A Commentary on The Poem “Dinner Party 1940”

While narrative in the form of novels, plays, and short stories is able to capture elements of everyday experience in ways unique to its format, perhaps no literary style is more adept at articulation the essence of everyday experience more than the poem. Philip Sherlock is a Caribbean born poet who was knighted by the Queen of England for his intellect and brilliance. His poems span a wide array of concerns, however, he has been most recognized for his articulation of regional experience. This essay examines Sherlock’s 1986 poem ‘Dinner Party 1940’ in terms of a number of literary elements.

One of the most overarching concerns is the poem’s title. This title gives away that the poem is about the Second World War. A general examination of the narrative and characters demonstrates that the people in the poem are most probably high-class people as they are eating guava jelly, a very special and exotic fruit. Sherlock begins, “Do you mind the news while we eat?” (Sherlock 1) This line refers to the housekeeper asking the guests to switch on the radio. The poem continues, “The well-bred voice form Daventry;” (Sherlock 3) this refers to the voice speaking over the radio. Even though the narrator is talking about an event as horrible as war, the people remain talking and apathetic. Sherlock continues, “Its syllables…not silencing augmenting” (Sherlock 6-7) refers to the pointless chitchat that won’t stop and just keeps getting bigger, but it also refers to the war that keeps escalating.

Although the basic narrative premise is established within the opening lines, the continuation of the text establishes the poem’s further articulations. One of the most powerful literary techniques Sherlock implements is a juxtaposition. Sherlock writes, “Where for five days a storm has raged/ a few were killed” (Sherlock 10-11); this line is immediately followed by, “More mutton Alice” (Sherlock 12). The juxtaposition is complex. While it demonstrates that the patrons are largely apathetic to the news, this apathy could either demonstrate that the news is so monstrous that they must unconsciously ignore; additionally, it could function as a social critique demonstrating that the people are wealthy to the point that the war will not affect them. The poem’s final lines add further punch to the earlier narrative juxtapositions. Referring ostensibly to cold mutton Sherlock writes, “And does not seriously incommode/ Like cold lead in the belly” (Sherlock 26-27). The clear figurative implication is that the ‘cold lead’ is a simile that draws connections to the lead used in bullets and artillery. Ultimately, these final lines seem to indicate that the patrons are attempting to block out the true realities of warfare.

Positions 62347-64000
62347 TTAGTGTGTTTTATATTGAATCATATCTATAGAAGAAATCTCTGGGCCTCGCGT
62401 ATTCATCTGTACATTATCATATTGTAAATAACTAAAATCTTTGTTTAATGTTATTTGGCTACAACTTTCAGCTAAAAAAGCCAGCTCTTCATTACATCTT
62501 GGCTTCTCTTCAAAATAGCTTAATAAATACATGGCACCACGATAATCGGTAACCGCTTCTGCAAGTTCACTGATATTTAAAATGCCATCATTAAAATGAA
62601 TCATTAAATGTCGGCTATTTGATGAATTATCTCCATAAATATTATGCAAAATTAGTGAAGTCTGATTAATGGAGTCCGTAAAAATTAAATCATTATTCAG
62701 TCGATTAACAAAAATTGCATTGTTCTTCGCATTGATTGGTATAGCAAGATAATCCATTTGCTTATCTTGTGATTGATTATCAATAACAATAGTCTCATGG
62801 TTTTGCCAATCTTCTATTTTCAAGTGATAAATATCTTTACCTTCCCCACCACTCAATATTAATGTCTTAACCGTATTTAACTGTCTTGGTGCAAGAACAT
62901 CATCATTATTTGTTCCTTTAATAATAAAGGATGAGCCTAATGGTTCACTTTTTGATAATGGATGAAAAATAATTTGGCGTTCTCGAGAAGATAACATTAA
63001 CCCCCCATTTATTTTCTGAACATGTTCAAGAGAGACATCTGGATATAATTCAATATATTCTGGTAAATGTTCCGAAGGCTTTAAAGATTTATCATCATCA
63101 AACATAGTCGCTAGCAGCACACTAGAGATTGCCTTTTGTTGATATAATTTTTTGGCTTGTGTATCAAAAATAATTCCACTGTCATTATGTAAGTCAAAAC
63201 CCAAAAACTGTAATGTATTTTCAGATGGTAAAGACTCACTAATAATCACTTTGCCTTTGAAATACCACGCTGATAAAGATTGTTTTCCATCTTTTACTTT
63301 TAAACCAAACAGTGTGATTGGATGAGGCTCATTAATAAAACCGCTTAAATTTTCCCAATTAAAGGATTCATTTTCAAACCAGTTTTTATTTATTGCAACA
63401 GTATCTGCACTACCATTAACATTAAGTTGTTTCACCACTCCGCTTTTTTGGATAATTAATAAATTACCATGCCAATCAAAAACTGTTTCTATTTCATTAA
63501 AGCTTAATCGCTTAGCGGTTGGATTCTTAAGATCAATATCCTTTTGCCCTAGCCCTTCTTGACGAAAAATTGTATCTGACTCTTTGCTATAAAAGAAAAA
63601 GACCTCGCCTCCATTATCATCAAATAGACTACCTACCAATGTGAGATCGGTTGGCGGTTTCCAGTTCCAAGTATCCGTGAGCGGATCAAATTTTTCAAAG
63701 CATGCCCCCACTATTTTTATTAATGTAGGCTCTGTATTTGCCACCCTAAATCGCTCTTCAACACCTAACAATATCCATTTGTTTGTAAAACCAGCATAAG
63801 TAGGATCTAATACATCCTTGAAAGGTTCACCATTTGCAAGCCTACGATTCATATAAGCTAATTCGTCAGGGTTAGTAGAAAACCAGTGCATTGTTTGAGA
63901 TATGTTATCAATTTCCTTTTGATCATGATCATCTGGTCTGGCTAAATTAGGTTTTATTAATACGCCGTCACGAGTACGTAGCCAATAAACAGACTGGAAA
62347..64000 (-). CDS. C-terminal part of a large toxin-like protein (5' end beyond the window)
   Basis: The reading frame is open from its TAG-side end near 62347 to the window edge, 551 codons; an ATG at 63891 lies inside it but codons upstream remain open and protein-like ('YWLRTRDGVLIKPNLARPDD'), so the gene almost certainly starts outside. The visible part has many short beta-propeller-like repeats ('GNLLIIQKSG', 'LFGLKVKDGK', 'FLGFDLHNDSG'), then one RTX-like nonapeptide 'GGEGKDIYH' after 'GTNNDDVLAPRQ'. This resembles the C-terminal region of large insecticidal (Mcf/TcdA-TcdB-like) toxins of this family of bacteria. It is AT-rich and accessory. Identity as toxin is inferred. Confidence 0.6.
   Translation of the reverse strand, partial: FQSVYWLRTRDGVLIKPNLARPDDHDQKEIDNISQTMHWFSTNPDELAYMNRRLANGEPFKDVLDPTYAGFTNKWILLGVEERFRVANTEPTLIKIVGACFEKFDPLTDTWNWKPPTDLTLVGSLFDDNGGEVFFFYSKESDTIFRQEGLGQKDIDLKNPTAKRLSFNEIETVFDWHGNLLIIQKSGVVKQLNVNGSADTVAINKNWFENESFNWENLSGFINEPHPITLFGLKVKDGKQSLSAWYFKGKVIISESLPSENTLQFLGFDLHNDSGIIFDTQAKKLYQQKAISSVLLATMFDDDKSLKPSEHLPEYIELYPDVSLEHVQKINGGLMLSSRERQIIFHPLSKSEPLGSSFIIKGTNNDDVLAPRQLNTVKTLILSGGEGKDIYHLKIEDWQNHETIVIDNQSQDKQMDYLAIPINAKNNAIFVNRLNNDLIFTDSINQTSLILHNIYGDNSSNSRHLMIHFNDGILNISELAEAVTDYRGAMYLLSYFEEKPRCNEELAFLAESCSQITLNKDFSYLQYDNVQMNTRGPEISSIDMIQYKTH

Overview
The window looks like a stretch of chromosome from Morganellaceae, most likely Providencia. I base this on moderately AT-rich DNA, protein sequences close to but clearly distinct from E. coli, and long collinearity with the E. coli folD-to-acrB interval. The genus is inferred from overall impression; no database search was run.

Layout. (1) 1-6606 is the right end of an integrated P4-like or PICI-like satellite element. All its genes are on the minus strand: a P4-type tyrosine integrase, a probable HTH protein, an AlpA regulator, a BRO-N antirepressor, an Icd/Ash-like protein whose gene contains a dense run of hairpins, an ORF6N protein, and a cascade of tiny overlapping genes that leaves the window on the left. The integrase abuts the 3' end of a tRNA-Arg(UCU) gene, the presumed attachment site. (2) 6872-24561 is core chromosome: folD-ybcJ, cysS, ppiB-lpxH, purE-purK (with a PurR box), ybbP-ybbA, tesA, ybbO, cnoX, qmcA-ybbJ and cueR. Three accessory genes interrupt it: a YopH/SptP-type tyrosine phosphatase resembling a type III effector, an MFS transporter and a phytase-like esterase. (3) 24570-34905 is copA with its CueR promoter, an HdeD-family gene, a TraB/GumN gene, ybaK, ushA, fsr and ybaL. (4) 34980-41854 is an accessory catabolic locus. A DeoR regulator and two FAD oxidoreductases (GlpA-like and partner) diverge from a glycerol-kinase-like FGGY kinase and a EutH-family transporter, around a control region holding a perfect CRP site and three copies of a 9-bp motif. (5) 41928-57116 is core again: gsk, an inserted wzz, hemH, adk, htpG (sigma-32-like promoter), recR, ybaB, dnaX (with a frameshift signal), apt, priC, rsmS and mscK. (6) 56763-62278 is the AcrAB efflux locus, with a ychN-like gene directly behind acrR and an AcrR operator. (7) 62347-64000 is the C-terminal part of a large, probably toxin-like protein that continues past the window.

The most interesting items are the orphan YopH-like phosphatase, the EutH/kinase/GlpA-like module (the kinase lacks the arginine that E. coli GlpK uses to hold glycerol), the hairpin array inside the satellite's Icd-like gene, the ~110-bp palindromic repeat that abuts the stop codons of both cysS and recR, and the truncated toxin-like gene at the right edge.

In conclusion, this essay has examined Philip Sherlock’s poem ‘Dinner Part 1940’. Within this context of an investigation, the essay has argued that the poem is a consideration of events at a dinner party surrounding World War II. Specifically, the text is concerned with the juxtaposition between dinner conversation and news about the war. Ultimately, through this juxtaposition, the poem powerfully and poignantly highlights the difficulty of fully comprehending warfare.

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